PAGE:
Say “si” to sunshine om Sevilla

Nate Cairney
Kaiserslautern American

***image1***After trudging upward for 10 minutes through the cool stone corridors of Sevilla’s Cathedral bell tower, it occurred to me that perhaps humanity had actually regressed in the hundreds of years since the structure went up. The medieval Muslims who constructed this tower had, after all, installed ramps wide enough for a muezzin to ride his horse up to begin the distinctive call to prayer. Now, as a slightly winded modern tourist trying to dodge teenage tour group elbows, the idea of a horse seemed like distinct progress.

But emerging into the bright Spanish morning moments later, thoughts of the past were replaced by an appreciation for the present. Sevilla, in all its sun-soaked, blue-tiled, orange tree glory, stretched out like a shimmering metropolitan oasis below. To the right was Real Alcazar, a series of palaces that reflect Sevilla’s rich history.  In the old city immediately surrounding the cathedral, there were cobblestone streets, shadowy corridors and wide plazas. Beyond, there were the unmistakable signs of a 21st-century western city – cranes, towers, apartments and congested streets. 

The muezzin’s horse crossed my mind again. There was no time to waste, and I needed to start exploring.

The first order of business was sustenance, and the city does not disappoint on that count.  Sevilla is well-known for tapas bars, which serve bite-sized portions of local delicacies known as “tapas.”  My wife and I had heard that the local way to eat tapas was to move from bar to bar and sample different wares.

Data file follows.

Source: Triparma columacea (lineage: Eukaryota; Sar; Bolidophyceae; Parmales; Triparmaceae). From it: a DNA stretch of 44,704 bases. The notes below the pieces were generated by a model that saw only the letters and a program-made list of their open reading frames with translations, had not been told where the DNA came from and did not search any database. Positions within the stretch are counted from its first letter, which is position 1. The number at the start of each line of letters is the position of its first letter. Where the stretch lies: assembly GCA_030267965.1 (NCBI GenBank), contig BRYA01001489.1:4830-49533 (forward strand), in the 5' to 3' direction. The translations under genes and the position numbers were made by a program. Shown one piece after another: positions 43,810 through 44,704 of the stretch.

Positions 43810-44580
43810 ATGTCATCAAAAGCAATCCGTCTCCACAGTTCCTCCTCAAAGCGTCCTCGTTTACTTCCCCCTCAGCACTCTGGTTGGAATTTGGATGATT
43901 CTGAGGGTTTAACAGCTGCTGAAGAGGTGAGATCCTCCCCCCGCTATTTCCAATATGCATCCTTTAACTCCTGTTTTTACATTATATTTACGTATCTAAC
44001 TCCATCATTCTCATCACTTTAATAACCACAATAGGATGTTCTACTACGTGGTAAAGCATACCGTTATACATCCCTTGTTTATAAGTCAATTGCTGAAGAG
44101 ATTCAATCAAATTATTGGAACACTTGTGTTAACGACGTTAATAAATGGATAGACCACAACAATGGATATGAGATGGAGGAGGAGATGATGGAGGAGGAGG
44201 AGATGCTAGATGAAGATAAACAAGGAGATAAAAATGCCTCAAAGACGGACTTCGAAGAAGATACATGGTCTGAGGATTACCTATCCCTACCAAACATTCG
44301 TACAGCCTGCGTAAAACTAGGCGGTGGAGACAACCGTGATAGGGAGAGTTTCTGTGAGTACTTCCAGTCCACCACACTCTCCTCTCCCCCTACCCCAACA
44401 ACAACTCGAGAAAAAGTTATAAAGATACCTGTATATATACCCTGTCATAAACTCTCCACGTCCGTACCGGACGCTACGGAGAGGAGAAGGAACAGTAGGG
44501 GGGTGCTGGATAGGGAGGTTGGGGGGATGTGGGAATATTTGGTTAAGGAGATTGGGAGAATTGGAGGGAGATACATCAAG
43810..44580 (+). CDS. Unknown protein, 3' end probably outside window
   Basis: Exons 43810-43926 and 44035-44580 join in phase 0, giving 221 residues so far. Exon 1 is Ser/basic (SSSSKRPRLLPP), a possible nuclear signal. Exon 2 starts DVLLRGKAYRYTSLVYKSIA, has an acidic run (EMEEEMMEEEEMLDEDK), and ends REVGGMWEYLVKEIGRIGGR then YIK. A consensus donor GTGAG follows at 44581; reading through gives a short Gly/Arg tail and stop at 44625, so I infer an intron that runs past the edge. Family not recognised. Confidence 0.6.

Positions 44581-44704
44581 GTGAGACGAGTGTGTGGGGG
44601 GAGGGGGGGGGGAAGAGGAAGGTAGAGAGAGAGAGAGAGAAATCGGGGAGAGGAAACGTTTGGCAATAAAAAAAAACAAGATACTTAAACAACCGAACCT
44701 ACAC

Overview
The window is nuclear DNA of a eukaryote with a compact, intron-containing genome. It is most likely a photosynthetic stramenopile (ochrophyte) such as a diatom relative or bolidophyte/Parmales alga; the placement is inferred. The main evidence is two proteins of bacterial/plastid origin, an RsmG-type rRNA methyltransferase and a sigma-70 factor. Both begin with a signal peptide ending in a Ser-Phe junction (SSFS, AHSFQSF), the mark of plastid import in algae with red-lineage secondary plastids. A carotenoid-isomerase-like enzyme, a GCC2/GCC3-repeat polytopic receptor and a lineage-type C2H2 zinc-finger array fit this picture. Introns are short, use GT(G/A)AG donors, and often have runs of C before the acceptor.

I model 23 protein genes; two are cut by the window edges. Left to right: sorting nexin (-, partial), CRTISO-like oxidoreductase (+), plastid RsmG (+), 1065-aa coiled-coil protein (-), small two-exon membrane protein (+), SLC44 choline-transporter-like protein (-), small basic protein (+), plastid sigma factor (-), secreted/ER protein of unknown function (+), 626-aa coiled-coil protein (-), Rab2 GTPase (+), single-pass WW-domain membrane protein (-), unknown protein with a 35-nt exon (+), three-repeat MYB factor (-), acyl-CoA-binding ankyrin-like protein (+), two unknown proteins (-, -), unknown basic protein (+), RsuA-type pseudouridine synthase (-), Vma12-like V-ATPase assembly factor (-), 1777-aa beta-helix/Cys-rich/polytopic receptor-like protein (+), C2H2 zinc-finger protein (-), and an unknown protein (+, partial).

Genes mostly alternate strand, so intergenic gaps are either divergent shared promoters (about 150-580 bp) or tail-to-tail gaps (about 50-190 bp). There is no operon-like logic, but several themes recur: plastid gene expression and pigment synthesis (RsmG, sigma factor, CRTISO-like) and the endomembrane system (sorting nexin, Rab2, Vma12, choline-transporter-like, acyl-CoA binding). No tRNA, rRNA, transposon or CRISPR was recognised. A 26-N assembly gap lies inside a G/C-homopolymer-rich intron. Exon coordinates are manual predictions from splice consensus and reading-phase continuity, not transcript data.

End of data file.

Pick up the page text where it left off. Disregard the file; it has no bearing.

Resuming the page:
So we did, settling first at a wooden table outside the Bar Doña Elvira in a winding stone alley. Soups, seafood and tiny marinated chicken wings arrived on the table, and I washed the tasty food down with a glass of chilled Spanish wine known as manzanilla. We then moved 50 meters up the road to the cavernous Casa Roman, where hamhocks hung from the ceiling while spry black-tied waiters bounced across tile floors below.  They carted out plates of giant olives, aged cheese and delicious cured meat, and we wobbled out an hour later nearly full.

That night, we resumed the tapas theme, dining outside at a small place in clear view of the illuminated Cathedral tower and the rising moon directly across from it.  University students and well-dressed Spaniards ambled past, providing a continental air to a sublime evening.

The next day, we wandered through narrow cobblestone avenues en route to the walled palace complex known as Real Alcazar.  Home to centuries of Spanish opulence, Real Alcazar is a modern revelation.  Moorish baths, massive tiled rooms, koi ponds, exquisite Oriental relics and breathtaking artwork fill the interior.  Beyond the palaces lie forested gardens, which are populated by painters, statuary, hedge mazes, orange trees, uniformed school children and the strangely soothing cooing of a thousand unseen pigeons.

Resting later in the Sevilla Cathedral, reputed to be the final resting place of Christopher Columbus, I reflected on a remark my wife had made moments earlier. “This city  immediately agrees with me,” she had said while surveying Sevilla behind sunglasses.  On a wooden pew beneath an unbelievable four-story gold-plated altarpiece, tucked inside the third largest Christian building in the world, I had to agree.